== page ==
Of course, as a plot device, this ramps up the tension nicely. However, I think Twin Peaks as a whole is all about the importance of observance – paying attention to the signs and acting upon them. Again, it’s Dale Cooper that represents this best, as the main character with his eyes fully open to the clues around him.
- The occult. There are oodles of references to occult practices in Twin Peaks; from the relatively innocent tarot card readings at One Eyed Jacks, to the demonic possessions experienced by Leland Palmer and later, Dale Cooper. The backwards speech of the dwarf could be a direct reference to the famous occultist Aleister Crowley, who promoted this type of talking as a way of communicating with spirits.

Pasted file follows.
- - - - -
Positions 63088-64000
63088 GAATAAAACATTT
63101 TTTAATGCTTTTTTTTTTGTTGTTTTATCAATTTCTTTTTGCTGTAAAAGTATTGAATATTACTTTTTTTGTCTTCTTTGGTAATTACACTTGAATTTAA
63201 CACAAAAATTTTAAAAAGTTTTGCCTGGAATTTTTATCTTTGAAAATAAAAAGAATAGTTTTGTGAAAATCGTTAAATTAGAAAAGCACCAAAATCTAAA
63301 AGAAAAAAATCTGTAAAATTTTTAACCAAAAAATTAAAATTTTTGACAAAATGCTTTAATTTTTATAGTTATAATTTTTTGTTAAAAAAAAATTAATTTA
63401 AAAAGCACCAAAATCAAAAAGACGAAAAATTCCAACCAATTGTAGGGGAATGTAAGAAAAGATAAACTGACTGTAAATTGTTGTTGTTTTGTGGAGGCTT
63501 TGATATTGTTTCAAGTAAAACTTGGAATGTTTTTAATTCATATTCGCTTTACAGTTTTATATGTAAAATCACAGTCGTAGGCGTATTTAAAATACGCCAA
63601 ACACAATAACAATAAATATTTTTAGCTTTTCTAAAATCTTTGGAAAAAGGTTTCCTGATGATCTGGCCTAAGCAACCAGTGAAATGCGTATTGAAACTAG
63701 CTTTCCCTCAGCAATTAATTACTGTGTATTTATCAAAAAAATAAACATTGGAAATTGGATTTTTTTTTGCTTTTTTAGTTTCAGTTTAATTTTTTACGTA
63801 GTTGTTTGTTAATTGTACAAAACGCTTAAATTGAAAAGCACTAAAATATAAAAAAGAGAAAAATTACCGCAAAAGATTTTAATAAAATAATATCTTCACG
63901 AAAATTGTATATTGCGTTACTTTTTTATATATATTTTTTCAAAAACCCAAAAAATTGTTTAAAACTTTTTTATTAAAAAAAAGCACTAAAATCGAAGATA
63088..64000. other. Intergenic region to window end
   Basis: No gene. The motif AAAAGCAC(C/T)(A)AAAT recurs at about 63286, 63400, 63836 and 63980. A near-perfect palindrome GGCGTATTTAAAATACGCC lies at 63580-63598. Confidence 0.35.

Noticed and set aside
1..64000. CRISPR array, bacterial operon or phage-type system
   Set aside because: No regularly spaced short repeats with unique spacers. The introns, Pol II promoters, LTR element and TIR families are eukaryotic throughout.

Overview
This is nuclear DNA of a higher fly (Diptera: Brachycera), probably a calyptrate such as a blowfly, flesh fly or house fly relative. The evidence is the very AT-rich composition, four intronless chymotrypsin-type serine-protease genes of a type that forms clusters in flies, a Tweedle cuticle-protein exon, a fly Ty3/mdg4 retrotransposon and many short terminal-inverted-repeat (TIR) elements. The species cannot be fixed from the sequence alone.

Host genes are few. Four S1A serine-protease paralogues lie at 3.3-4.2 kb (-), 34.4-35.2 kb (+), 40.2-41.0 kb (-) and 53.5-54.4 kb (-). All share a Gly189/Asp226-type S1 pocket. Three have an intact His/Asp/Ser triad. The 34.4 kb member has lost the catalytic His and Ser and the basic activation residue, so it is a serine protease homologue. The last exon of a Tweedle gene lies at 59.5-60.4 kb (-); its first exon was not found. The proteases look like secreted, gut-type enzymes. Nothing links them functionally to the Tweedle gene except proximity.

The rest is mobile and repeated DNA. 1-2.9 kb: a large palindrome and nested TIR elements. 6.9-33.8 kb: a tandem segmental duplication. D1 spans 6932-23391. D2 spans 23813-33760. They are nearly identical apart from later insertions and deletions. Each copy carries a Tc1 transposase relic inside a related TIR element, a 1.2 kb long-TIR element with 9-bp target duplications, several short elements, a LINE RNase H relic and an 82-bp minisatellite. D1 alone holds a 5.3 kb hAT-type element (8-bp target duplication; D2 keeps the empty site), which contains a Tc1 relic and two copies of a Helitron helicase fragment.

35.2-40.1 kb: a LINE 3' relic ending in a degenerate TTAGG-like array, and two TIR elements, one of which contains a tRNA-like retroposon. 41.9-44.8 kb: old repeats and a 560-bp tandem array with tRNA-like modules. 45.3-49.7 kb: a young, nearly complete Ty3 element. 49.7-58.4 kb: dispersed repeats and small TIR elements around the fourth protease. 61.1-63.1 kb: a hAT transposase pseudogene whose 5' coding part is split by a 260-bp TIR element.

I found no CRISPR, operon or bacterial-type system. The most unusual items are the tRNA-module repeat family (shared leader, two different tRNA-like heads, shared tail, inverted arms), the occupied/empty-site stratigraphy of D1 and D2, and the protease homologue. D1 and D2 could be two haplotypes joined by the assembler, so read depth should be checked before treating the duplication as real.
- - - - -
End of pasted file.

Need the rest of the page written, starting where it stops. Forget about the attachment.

There are also suggestions that Twin Peaks itself acts as a portal for supernatural entities to come and go at will. To either side, there are the two peaks of the mountains. Above, there’s the White Lodge, below the Black Lodge. What lies in the middle is an entrance to another realm. Sound far-fetched? Well, watch the revival series, and the theory seems to get a bit more credence.
Ultimately, we’ll never know exactly what the series is about, because it doesn’t look like David Lynch is going to give up his secrets any time soon. When you think about it, that’s probably for the best. After all, some of the best mysteries are the ones that keep you guessing.